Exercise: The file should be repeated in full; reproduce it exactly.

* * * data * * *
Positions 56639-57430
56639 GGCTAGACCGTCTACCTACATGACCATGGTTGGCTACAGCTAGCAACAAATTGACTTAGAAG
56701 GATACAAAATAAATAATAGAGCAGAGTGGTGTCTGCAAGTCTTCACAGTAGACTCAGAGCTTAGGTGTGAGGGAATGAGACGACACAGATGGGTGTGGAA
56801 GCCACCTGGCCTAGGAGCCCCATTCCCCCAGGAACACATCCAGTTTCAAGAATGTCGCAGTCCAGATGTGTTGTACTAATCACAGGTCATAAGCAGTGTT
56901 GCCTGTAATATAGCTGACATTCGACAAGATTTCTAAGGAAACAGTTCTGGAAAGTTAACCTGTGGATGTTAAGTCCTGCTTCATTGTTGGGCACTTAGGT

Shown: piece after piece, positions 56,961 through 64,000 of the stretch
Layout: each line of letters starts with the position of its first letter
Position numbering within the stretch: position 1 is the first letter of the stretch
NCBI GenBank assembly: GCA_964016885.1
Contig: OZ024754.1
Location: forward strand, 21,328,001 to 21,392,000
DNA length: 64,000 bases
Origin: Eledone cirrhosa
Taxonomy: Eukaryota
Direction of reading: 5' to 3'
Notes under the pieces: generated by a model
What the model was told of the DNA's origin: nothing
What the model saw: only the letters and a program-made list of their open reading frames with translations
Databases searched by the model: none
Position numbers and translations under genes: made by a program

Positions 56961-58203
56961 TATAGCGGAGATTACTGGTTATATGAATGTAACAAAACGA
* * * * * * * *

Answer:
Positions 56639-57430
56639 GGCTAGACCGTCTACCTACATGACCATGGTTGGCTACAGCTAGCAACAAATTGACTTAGAAG
56701 GATACAAAATAAATAATAGAGCAGAGTGGTGTCTGCAAGTCTTCACAGTAGACTCAGAGCTTAGGTGTGAGGGAATGAGACGACACAGATGGGTGTGGAA
56801 GCCACCTGGCCTAGGAGCCCCATTCCCCCAGGAACACATCCAGTTTCAAGAATGTCGCAGTCCAGATGTGTTGTACTAATCACAGGTCATAAGCAGTGTT
56901 GCCTGTAATATAGCTGACATTCGACAAGATTTCTAAGGAAACAGTTCTGGAAAGTTAACCTGTGGATGTTAAGTCCTGCTTCATTGTTGGGCACTTAGGT

Shown: piece after piece, positions 56,961 through 64,000 of the stretch
Layout: each line of letters starts with the position of its first letter
Position numbering within the stretch: position 1 is the first letter of the stretch
NCBI GenBank assembly: GCA_964016885.1
Contig: OZ024754.1
Location: forward strand, 21,328,001 to 21,392,000
DNA length: 64,000 bases
Origin: Eledone cirrhosa
Taxonomy: Eukaryota
Direction of reading: 5' to 3'
Notes under the pieces: generated by a model
What the model was told of the DNA's origin: nothing
What the model saw: only the letters and a program-made list of their open reading frames with translations
Databases searched by the model: none
Position numbers and translations under genes: made by a program

Positions 56961-58203
56961 TATAGCGGAGATTACTGGTTATATGAATGTAACAAAACGA